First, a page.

7
$\begingroup$

Please see the both renders below with limited and full global illumination, I like the way full global illumination brighten up the things and details, but I am having weird reflections on the glass surfaces? is this behaviour normal and correct realistic result or i am doing something wrong? thanks for the help

enter image description here

Blender file here,

I am using cycles, Subsurface modifier at 3 for the glass objects to render

$\endgroup$
  • $\begingroup$ Sorry, I wasn't able to reproduce such reflections in my test file. Could you upload your blendfile (or a part of it) to inspect it? I never saw a similar effect in real life, usually you see max 1 reflex per interface...but there is always a first time. Anyway it seems to me that you are not dealing with interfaces in a stictly physical based way (adaptivesamples.com/2013/10/19/fluid-in-a-glass) as there seems to be a gap between the glass and the mousse 3.bp.blogspot.com/-1RBiOPezZHs/T1Ld5mEr71I/AAAAAAAACjA/… $\endgroup$ – Carlo Sep 2 '15 at 15:56
  • $\begingroup$ @Carlo thanks for your reply, i have added blender file. the surface of chocolate filling is slightly away from the inner surface of glass, i suppose thats may be the reason, I will make it between the glass surface and share the result asap, meanwhile you can download the link above, thanks $\endgroup$ – ideorium Sep 3 '15 at 8:48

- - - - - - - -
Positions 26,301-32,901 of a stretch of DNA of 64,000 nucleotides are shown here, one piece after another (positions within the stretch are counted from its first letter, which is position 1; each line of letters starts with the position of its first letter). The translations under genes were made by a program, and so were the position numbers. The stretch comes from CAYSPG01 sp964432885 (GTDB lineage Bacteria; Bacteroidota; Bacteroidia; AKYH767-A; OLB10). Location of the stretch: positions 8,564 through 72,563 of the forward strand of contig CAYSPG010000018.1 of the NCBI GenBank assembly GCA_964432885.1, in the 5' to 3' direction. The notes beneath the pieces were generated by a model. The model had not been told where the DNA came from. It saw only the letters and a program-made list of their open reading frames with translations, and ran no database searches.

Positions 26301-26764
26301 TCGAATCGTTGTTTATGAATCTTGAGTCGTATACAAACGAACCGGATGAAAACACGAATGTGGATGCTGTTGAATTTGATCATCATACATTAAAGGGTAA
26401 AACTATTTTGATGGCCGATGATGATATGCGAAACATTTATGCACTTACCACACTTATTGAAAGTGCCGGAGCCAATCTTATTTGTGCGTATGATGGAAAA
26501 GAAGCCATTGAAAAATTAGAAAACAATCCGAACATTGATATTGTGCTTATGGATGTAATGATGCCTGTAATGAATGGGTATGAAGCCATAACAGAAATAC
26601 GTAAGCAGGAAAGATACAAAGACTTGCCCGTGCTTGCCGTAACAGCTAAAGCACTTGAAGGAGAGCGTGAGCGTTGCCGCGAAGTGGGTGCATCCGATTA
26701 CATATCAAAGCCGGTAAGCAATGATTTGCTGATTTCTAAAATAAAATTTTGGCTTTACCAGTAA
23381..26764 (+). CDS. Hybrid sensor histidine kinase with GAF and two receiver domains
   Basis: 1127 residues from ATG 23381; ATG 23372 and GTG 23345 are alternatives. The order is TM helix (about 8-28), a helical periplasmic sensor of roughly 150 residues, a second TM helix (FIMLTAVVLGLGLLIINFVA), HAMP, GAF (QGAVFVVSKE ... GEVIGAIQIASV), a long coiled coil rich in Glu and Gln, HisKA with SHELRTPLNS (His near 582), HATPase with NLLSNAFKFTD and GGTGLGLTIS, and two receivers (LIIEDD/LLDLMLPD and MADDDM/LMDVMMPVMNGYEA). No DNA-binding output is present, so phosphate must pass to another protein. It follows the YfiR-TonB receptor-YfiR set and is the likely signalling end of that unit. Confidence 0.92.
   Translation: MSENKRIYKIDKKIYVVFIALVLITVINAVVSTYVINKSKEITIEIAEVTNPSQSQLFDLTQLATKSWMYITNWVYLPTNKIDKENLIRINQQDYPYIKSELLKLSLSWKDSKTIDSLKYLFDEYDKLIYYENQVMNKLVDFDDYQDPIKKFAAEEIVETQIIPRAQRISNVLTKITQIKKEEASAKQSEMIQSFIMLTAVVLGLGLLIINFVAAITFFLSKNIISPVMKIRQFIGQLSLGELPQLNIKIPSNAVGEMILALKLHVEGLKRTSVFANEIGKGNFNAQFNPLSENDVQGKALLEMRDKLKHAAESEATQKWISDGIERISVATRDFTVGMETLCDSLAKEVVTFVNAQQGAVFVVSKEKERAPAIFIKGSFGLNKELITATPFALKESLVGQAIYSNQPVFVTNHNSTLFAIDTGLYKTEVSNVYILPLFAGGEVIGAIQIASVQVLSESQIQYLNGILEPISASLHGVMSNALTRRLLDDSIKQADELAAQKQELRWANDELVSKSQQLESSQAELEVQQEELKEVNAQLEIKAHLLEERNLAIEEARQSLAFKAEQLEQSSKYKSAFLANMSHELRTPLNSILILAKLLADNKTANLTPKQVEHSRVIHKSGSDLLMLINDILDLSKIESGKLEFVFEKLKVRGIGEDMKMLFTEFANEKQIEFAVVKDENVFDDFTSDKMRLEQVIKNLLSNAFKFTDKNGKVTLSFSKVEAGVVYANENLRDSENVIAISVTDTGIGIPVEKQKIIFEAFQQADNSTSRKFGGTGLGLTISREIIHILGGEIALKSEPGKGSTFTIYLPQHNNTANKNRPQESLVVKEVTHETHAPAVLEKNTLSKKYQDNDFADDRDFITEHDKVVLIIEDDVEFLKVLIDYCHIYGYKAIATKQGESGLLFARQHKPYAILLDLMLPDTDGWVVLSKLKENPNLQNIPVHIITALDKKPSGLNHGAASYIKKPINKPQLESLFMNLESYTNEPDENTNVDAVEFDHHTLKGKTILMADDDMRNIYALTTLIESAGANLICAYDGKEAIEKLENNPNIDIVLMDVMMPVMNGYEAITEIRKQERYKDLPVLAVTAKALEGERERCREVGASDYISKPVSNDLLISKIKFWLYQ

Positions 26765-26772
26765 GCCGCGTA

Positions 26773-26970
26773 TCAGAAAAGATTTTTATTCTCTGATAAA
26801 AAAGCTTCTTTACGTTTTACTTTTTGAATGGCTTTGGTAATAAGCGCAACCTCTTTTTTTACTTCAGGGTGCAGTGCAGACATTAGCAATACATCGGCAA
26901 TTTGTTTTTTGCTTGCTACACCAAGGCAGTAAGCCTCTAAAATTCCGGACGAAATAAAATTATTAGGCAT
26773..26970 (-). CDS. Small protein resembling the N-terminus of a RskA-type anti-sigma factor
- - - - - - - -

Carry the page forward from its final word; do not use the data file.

12
$\begingroup$

Yes


Where are that reflections coming from?

Not from the chocolate material. While in your modeling there is actually a small gap between the mousse and the glass cup (this mess up IOR calculation, but that's another story...) that would surely create additional reflections, those are not caused by that.

If you make the chocolate object completely diffusive (or delete it), you'll se that the effect is still there.

enter image description here

Let's erase the object, leaving only the cup and put a small red ring near the base of the cup.

enter image description here

We see that on each stripe (reflectons) is coloured by the red ring. This means that the light travel through the glass object with the path (more or less, I'm not an expert of optics) that is highlited in the image below.